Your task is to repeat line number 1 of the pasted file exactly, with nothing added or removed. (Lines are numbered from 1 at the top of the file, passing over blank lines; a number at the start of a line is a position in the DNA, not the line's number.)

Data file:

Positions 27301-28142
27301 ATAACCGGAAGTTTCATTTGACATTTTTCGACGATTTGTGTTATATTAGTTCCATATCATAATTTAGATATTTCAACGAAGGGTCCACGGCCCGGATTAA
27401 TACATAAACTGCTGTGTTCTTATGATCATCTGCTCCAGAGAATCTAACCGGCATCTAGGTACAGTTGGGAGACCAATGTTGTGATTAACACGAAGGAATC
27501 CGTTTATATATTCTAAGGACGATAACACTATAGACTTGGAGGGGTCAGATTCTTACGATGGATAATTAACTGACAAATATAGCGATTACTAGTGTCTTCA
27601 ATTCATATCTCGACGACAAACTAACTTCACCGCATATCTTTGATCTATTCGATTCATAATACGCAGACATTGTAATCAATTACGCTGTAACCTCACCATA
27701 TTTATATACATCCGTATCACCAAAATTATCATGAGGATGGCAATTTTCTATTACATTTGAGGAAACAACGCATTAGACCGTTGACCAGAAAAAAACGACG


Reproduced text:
Positions 27301-28142